Marra Worra Worra’s particular strength and value has been its ability to provide for these small groups; from the first hesitant steps towards a land claim, through to providing ongoing services to established communities that are either not large enough, or do not wish, to employ their own support staff. It has also provided a voice and an avenue to government for these groups that might otherwise have been ignored, and through it’s representative Executive structure, a regional perspective and a mechanism for mutual support between the communities.

Over the last decade Marra Worra Worra, in partnership with community organisations in the area, has been in the forefront of the push for Aboriginal economic independence for the region. The result of this is that a large portion of the economy of Fitzroy Crossing is now controlled by Indigenous interests.

Marra Worra Worra is controlled by an Executive Committee comprising elected representatives from each of the four main indigenous language groups (Bunuba, Gooniyandi, Walmajarri and Wangkatjungka).

Government Funding

Marra Worra Worra is funded to deliver a number of government services to Aboriginal people and communities in the Fitzroy Valley region. These include:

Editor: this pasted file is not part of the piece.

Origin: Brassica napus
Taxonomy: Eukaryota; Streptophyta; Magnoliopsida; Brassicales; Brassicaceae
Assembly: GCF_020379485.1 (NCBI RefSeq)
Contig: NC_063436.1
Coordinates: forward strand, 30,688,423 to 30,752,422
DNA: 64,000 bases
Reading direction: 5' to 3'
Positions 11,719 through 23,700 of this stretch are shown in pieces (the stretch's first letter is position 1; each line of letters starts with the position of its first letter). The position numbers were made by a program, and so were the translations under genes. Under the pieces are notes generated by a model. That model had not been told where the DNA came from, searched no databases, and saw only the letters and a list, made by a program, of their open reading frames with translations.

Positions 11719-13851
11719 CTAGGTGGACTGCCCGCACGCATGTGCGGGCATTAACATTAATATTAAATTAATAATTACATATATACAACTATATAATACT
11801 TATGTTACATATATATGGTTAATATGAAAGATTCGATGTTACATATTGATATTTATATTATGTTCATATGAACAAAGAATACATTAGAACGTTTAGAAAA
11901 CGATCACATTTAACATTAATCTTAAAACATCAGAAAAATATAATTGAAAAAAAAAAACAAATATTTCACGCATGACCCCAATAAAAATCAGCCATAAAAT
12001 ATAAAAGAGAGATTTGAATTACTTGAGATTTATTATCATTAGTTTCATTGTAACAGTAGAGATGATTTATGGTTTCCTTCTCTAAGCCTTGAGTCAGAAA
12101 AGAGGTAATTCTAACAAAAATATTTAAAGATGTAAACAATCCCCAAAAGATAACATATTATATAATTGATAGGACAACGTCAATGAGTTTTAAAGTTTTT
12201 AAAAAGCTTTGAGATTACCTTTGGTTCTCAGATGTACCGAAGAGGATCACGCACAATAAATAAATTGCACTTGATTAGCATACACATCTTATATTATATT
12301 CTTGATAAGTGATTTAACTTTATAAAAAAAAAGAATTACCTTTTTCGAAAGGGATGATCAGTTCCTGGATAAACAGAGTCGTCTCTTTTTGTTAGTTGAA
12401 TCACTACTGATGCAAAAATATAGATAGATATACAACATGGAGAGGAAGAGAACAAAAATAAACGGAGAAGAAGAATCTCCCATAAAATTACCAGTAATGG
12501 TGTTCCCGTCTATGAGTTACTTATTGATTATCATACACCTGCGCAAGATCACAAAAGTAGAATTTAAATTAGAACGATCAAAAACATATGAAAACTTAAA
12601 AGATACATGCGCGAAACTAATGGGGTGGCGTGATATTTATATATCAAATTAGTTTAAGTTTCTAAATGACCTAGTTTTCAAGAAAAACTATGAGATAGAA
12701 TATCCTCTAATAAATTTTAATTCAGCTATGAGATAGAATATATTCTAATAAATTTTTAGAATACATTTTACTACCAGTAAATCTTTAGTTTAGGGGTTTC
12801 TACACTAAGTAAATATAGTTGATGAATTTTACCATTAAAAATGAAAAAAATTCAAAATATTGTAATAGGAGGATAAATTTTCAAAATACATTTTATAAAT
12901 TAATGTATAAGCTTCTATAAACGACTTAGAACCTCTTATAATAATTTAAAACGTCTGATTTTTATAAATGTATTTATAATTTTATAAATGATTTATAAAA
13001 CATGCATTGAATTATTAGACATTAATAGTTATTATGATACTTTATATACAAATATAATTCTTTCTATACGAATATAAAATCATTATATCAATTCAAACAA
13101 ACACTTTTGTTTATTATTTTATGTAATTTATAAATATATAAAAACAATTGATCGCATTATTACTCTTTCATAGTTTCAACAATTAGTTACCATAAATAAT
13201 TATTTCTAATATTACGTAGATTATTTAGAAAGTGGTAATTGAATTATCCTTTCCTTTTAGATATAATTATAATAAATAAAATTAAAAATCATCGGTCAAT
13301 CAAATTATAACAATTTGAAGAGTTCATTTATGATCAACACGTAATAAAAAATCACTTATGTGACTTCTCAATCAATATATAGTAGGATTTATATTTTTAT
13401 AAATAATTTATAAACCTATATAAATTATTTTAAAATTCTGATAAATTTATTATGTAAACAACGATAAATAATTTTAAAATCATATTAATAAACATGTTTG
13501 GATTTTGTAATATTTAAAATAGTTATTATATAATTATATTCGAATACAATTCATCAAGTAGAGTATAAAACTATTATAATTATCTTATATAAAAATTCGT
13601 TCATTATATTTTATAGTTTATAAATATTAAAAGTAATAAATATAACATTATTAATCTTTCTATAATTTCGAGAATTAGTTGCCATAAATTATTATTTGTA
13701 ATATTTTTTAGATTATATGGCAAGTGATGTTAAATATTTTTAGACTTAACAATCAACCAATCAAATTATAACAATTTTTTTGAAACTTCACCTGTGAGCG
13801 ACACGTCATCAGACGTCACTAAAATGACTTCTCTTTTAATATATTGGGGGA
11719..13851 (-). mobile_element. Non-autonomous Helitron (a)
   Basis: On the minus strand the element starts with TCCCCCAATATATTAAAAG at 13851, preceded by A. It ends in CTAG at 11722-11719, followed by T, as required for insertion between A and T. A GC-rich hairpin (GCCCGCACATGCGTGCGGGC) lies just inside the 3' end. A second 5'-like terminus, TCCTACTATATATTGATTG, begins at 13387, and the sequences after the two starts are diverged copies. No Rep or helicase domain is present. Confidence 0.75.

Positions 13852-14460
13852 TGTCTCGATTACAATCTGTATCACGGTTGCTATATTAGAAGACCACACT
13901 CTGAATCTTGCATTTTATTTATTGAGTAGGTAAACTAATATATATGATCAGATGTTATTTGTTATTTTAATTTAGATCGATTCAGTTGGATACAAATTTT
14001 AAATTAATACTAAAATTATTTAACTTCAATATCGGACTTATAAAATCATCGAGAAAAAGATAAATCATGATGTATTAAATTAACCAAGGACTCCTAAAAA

CDEP- 38 worksites, 840 participants
Municipal Services- 35 communities, spread in a 200 km radius around Fitzroy Crossing
Housing Management – 30 communities, spread in a 200 km radius around Fitzroy Crossing.
Energy Subsidy – 40 communities (entire Fitzroy Valley)

Marra Worra Worra also delivers a number of smaller programs such as an Aboriginal Education, Training and Employment Officer, small capital works programs, as well as auspicing community funding for programs such as Home and Community Care (HACC) and Shared Responsibility Agreements (SRA).

Business Interests

Marra Worra Worra has numerous business interests comprising the following:

· 50% share of Bandaral Ngadu Pty Ltd which owns and operates Ngiyali Roadhouse, one of two roadhouses in Fitzroy Crossing;
· 50% share in KRSP Pty Ltd, an essential services company which has a government contract to maintain power, water and sewerage facilities in 55 indigenous communities throughout the Kimberley;
· 33% share in NBC Aboriginal Corporation, an architectural and housing project management firm, specialising in remote building;
· 12% share of Leedal Pty Ltd, an Aboriginal business which owns and operates a number of service businesses in Fitzroy Crossing, including the Tarunda Supermarket, The Crossing Inn, the Fitzroy River Lodge, and the Fitzroy Crossing Post Office.

In addition to this, Marra Worra Worra has numerous land holding investments in both Fitzroy Crossing and Broome.

>> Some images from Marra Worra Worra

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Marra Worra Worra Aboriginal Corporation General Information